All PCs & Macs have a built-in firewall, which works alongside any external firewalls (including the integrated one in your ISP's gateway). What does it do, and should you leave it on?
The firewall on your device, we'll be using Macs for screenshots & examples in this article - but the same applies to PCs & most major Linux distributions, which is known as a software firewall.
A software firewall performs security functions such as, but is not limited to:
Packet filtering – Packet information is checked against a set of preset filters. If the packet is prohibited by any filter, it is discarded.
Proxy services – incoming information is held by the firewall until it can be verified by the requesting computer.
Stateful inspection – key identifiers in each packet are compared against a database of approved senders. If the packet info doesn’t match any of these trusted sources, it gets discarded.
Trusted sources, like your favorite website or cloud storage, get recorded and information from them is allowed through your firewall. But any suspicious Internet packets that were never requested by your computer are simply cut off.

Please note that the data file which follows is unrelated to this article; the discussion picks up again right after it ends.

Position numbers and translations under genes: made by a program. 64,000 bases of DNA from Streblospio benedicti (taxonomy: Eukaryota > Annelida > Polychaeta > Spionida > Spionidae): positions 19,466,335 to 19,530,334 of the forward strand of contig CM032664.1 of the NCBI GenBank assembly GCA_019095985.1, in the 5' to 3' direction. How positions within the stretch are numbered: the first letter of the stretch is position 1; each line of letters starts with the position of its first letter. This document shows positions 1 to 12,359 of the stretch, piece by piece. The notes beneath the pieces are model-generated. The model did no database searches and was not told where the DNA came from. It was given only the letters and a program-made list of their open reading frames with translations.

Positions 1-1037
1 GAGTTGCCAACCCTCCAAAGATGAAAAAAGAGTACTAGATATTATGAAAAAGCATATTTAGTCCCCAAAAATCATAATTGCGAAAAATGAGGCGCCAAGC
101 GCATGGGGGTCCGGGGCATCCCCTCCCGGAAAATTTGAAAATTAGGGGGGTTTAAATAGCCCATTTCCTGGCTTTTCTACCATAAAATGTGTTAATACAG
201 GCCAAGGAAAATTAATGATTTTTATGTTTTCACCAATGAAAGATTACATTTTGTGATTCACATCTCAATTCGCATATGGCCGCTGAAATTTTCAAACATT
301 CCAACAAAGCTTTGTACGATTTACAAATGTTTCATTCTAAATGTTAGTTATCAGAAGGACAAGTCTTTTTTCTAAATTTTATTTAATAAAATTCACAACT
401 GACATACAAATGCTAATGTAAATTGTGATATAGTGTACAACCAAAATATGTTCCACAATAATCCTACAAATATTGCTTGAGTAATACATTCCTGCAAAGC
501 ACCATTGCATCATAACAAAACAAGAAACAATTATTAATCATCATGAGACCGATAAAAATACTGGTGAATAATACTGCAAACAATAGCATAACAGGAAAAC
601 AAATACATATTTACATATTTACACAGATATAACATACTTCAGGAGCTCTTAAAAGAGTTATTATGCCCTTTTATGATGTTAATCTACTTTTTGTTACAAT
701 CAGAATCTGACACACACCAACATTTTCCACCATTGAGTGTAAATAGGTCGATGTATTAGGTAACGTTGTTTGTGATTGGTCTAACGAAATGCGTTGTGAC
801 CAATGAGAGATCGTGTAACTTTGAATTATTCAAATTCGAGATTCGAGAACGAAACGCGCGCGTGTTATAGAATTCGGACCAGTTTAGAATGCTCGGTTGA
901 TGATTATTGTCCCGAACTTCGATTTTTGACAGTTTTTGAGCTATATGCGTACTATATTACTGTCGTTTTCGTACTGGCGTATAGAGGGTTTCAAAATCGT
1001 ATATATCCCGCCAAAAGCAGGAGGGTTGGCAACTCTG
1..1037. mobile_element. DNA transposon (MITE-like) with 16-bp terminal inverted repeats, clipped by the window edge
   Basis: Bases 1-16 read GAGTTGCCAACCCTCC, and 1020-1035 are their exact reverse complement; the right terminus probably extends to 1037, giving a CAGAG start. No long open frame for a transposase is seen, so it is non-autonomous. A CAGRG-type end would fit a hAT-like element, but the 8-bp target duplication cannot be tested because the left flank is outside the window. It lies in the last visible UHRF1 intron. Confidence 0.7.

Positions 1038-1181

There are a few other common things that Macs' utilize, such as "Stealth mode" where your Mac will not respond to ICMP requests (Ping) or automatically allow the download of files with a known good file certificate.
Leave it on or not?
The simple answer is yes, always yes. Newer firewalls on PCs, Macs & most Linux distros check each packet in microseconds, so they don’t have much drag on system resources. Turning them off won’t give you any real benefit, so it’s better to leave them on and have that extra layer of protection.
The only time we could really see any value in turning it off is if you have an external firewall placed within your network. Even then - software firewalls are (generally) pretty good with not interfering with network (or physical) firewalls & the added layer of protection will never hurt.